Luckily our coder ignored me and did it anyway! He came up with a way to detect the kind of touch the player was doing and react accordingly. It was so much better, it really was a moment where the game just clicked and we knew we were on the right path.
Fireproof's The Room
Simon Flesser: Design with the iPhone in mind
I like all of our games better on iPhone, because I simply like the format of the iPhone better. It's more intimate and more comfortable to hold. We design our games to work with all of the aspect ratios on iOS, and try to find a balance so the art looks good in all sizes and swipes and other interactions don't feel too large on the iPad.
I'm not sure how most studios do, but I think we're probably helped by the fact that we design with the iPhone in mind, and many things tend to work on the iPad quite naturally then. I think it's probably harder the other way around.
What role do other aspects, like sound, orientation and visual design, play in creating a game for mobile that communicates well with the player?Anna Marsh:
When you design a game's functionality, that is only half of it. The other half is telling the player what is happening. To a player, it doesn't matter how engaging the functionality is if they have no idea what's happening, so a lot of the stuff that we tend to lump together as "polish" -- animations, effects, audio -- is super vital to the game. The trick is to figure out which bits of polish are necessary, and which are just fluff that will obscure the functionality.
The overall atmosphere of the game too is enormously important, and that is absolutely created by all the visual, narrative and audio elements working together to create a consistent believable environment. Nailing that means you get off to a flying head start before the player has even touched the device. You're communicating to them the kind of experience they can expect to have.
I am guilty of being a kind of coldhearted, "pure gameplay" person not interested in atmosphere! But I know that for most players, that is massively part of the experience. I'm learning!
I was really worried that the game wouldn't work at all, we were trying to make an atmospheric game on a device a lot of people have muted most of the time, that people play sporadically with one eye on the TV or during the commute with so much else to distract them. We put a lot of effort into the look, feel and sound of the game and just hoped that it would draw them in enough to overcome those distractions. It seems to have worked.
I'd rather encourage others to look at interactions for things in everyday life, and also from other non-gaming software, rather than games. Interactions in things like the to-do app Clear, the little stretchy reload arrow in the mail app of iOS 6 (sadly removed in iOS 7), and the way you swipe to read web pages; things like that have been more influential to us than other games.
How have you seen trends and best practices for controls, user interface etc. evolve on the platform since you started working on it?Anna Marsh
It's gone forward in leaps and bounds! A few years ago, Angry Birds
was the epitome of mobile gaming, now we get XCOM
on iPad. Unnecessary virtual controllers fortunately are far less common in mobile games now. Developers are getting good at implementing touch controls that include all the analog niceties of controllers, getting just the right amount of inertia in there.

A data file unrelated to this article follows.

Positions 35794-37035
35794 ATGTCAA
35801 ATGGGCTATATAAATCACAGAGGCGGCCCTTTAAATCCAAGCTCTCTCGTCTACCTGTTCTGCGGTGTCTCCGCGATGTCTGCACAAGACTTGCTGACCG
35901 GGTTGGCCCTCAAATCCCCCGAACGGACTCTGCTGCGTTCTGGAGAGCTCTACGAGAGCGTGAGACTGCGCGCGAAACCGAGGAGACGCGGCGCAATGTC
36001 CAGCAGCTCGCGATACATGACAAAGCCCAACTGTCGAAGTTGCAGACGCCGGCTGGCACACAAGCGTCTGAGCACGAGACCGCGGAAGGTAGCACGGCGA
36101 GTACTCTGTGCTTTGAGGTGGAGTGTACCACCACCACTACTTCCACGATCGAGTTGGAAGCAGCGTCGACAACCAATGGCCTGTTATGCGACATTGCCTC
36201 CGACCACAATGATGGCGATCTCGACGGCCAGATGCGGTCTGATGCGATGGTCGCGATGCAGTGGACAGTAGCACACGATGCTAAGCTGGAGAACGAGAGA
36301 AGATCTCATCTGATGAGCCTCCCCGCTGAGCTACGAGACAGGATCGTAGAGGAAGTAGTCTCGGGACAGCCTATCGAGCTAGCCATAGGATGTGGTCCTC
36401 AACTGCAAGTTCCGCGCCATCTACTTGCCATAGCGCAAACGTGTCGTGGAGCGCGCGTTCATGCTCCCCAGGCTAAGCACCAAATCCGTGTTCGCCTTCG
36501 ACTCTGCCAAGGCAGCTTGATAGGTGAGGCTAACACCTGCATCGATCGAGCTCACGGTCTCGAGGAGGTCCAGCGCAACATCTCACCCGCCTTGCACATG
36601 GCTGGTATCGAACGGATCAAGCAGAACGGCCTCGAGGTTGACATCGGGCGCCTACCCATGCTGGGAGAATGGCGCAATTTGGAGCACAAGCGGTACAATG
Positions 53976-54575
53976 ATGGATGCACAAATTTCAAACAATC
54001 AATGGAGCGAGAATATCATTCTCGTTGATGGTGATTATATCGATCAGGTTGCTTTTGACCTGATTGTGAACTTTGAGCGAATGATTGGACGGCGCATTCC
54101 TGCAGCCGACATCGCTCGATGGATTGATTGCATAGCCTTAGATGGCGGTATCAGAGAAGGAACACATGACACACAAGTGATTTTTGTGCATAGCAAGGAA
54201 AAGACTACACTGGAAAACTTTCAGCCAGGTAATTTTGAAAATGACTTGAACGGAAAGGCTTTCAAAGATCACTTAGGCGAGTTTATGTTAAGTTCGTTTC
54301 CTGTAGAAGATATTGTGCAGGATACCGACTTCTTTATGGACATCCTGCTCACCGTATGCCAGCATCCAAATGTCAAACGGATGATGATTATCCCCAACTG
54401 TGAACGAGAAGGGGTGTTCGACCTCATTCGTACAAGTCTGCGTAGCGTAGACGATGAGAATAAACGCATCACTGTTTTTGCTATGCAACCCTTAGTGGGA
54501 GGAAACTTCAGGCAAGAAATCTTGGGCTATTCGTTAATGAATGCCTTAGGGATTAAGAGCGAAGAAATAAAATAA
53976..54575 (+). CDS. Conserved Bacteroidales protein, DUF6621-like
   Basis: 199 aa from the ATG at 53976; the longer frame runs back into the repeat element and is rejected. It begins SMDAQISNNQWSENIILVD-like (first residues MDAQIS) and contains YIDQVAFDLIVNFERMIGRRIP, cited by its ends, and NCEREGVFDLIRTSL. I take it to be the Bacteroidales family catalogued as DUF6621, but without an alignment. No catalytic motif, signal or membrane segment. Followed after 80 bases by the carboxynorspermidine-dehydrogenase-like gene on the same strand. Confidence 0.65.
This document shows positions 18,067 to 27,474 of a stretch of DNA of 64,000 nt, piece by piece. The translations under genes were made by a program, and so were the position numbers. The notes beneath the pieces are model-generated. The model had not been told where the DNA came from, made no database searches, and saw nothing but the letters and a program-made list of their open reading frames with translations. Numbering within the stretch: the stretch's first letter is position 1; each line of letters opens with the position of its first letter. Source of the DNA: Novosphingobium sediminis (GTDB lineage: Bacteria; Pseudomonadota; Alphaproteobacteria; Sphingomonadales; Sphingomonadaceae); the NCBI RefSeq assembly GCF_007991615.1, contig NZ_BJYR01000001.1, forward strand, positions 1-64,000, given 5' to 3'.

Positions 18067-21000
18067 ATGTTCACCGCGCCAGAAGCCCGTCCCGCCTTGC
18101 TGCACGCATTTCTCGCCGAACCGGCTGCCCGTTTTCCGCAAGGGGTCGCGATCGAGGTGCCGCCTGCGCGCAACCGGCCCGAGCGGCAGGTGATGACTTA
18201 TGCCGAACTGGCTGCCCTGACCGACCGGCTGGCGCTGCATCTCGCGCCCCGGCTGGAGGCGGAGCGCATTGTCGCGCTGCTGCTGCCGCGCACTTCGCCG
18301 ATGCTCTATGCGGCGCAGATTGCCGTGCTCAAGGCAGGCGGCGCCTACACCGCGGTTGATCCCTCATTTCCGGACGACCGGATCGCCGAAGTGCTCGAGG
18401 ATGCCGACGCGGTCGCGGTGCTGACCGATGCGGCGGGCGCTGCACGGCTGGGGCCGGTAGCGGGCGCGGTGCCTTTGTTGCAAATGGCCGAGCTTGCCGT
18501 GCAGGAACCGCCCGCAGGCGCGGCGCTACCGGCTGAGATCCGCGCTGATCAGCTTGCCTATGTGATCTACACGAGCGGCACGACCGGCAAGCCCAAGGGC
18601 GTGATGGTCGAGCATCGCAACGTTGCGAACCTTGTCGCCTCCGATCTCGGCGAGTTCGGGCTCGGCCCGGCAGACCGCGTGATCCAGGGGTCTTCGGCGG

And tons of games which are very sophisticated designs specifically exploiting the device -- Simogo's Device 6
and Nyamyam's Tengami
, to name but two. And talking of kids' games, the DipDap
game where players draw their own objects to solve problems is a fantastic little game.
I know controllers are being touted as the next big thing for mobile devices, but I hope there's a hardcore group of us still making interesting stuff for touchscreens because, man, who doesn't want the future to be like Star Trek?
People these days are so used to touch devices and the controls used in most touch UIs, like swipe to pan and pinch to zoom, that those commands can pretty much be taken for granted. By building The Room
around them, we could piggy back on the movements every touch device owner had already learned.
That really helped broaden our audience; we had so many mails saying The Room
was the only game a person had been able to play. So the ubiquity of touch, and the fact that almost everyone these days knows how to interact with touch devices really helped us out (plus, I hate tutorials, so not having to teach the player a complicated control scheme was really important to me).
Other TipsAnna Marsh
Whatever advice I give, someone will make a game that is totally awesome that completely contradicts that advice! I guess the most important advice is to watch players playing the game and see what they want to touch, and how they want to naturally interact with the game. Always think of the punter, as a wise designer once told me in my first job.
Start with the controls and work out from there.
I find most games where you have to hold a finger on the screen all the time typically play well for the first few minutes, but are horrible after a short while. Your finger sticks to the screen, you get uncomfortable holding the pad in the same position for a long period of time. Test your game the way you would expect people to play it and be honest with yourself about how it feels after 15 minutes, 30, and an hour.